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Don’t succumb to monotony for breakfast. Sure, some people can happily start every day with avocado toast, or a cup of yogurt, or even by downing a quick cappuccino. But you’re clearly not that person, are you? Here are the 10 best L.A. breakfasts that are worth the extra time and money, meals that won't just break the fast but will ensure that the most important meal of the day is never a boring one.
10. Nick's Cafe
Nick's Cafe is located on the dusty edge of Chinatown, across the street from where the Southern Pacific Railroad built a passenger depot in 1875. The L.A. State Historical Park now stands where the depot stood, and the only trains in the area are the ones running on the Gold Line tracks, but that doesn't mean the history is gone. To the contrary, Nick's is a diner that doesn't need to manufacture a mid–20th century feel because it actually is from the mid–20th century. It opened in 1948, in fact, with enough photos of trains and railroads to provide the requisite diner nostalgia. Nick's is a great diner to visit if you want a step up from your neighborhood greasy spoon, particularly if you're in the mood for ham and eggs. LAPD officers often take up counter space the way the squad did when it was protecting and serving selected populations under the command of William H. Parker. Some things don't change. 1300 N. Spring St., Chinatown; (323) 222-1450, nickscafela.com. —TN
9. Jon & Vinny’s
In some ways, Jon & Vinny’s is the simplest restaurant from chefs Jon Shook and Vinny Dotolo, whose empire includes Animal and Son of a Gun. They’re also serving three meals of Italian-American comfort food a day — and baking in-house. At breakfast, stone-ground porridge comes from Kenter Canyon, served with toasted almonds, sweet Gaviota strawberries, orange blossom honey and a small pitcher of either almond or whole cow’s milk. The potato on the breakfast pizza is buttery Yukon Gold from Zuckerman, seasoned with rosemary, olive oil, Parmesan and red onion and served on a chewy crust. For the BLD, fat slabs of grilled Gjusta ciabatta host Niman Ranch bacon, an olive oil fried egg with vivid yellow yolk, ripe tomato, arugula and aioli. Before you order, be sure to scope out the pastry case, which offers tantalizing items such as bombolone, honey date scones or Dave’s banana bread, the latter two with salted butter. 412 N. Fairfax Ave., Fairfax; (323) 334-3369, jonandvinnys.com. —JL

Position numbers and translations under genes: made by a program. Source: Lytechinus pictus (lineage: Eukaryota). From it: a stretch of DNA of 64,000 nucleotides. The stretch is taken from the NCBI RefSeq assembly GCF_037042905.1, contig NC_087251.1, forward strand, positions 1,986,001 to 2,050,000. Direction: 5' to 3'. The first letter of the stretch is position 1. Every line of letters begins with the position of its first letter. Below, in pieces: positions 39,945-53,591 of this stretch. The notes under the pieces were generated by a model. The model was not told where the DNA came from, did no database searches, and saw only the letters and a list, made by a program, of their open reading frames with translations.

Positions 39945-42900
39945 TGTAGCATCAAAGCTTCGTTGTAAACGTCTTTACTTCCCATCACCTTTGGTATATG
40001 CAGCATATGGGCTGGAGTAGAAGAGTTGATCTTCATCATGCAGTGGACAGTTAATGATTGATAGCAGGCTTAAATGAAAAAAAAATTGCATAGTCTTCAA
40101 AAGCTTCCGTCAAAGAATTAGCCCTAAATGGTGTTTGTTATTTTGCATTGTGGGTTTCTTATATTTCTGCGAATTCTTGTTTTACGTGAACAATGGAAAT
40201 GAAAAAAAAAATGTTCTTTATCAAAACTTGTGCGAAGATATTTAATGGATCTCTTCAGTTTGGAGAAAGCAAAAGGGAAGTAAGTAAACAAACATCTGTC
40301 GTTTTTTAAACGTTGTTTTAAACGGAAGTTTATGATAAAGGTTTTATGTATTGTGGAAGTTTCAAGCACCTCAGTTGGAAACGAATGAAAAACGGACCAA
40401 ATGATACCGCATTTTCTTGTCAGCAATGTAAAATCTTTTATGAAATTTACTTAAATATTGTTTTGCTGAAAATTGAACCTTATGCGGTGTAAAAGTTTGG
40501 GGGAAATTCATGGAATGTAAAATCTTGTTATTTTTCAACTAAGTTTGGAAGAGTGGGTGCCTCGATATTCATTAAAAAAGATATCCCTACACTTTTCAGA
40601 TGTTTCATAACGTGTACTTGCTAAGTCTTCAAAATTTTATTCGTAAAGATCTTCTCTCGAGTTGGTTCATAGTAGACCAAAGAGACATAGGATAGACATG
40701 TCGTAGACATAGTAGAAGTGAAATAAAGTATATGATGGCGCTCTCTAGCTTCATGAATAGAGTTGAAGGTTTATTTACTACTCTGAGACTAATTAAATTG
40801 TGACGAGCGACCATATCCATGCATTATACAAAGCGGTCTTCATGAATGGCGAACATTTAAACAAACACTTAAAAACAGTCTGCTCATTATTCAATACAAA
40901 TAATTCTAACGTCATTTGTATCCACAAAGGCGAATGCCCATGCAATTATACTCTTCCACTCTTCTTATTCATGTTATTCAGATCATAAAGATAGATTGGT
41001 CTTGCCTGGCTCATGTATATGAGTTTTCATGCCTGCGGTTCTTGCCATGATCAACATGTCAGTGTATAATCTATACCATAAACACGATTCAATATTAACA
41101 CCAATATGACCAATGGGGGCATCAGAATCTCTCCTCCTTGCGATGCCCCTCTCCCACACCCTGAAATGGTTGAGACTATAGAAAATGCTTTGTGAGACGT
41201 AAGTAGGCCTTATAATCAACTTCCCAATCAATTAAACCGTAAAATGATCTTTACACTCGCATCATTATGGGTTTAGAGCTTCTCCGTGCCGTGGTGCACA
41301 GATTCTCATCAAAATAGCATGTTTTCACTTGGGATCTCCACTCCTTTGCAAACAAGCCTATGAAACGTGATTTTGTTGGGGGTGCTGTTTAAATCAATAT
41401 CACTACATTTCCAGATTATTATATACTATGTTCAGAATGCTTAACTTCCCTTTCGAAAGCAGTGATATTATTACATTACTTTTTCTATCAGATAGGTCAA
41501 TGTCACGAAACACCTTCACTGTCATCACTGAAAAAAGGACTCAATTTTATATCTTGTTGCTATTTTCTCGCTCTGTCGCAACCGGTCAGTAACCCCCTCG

8. Square One Dining
When it first opened, Square One's major contribution to breakfast was its "bacon-enriched caramel sauce" drizzled on top of its fluffy pancakes. Now that everything is saturated with bacon, you thankfully are free to order something else without the annoyance of being told you're missing out on a once-in-an-L.A.-lifetime moment. That's not to say the pancakes aren't good, because they really are, but so are the baked eggs served in individually sized cast-iron skillets. The most unexpected find: the fruit bowl, which lives up to Square One's seasonal and organic ethos with plump fruits actually in season and not, say, oversized chunks of pale melons and mealy strawberries. The view of the Scientology building across the street, so cartoonishly blue and unconvincingly imposing that it looks like it should have co-starred in Starship Troopers, is a bonus. 4854 Fountain Ave., East Hollywood; (323) 661-1109, squareonedining.com. —TN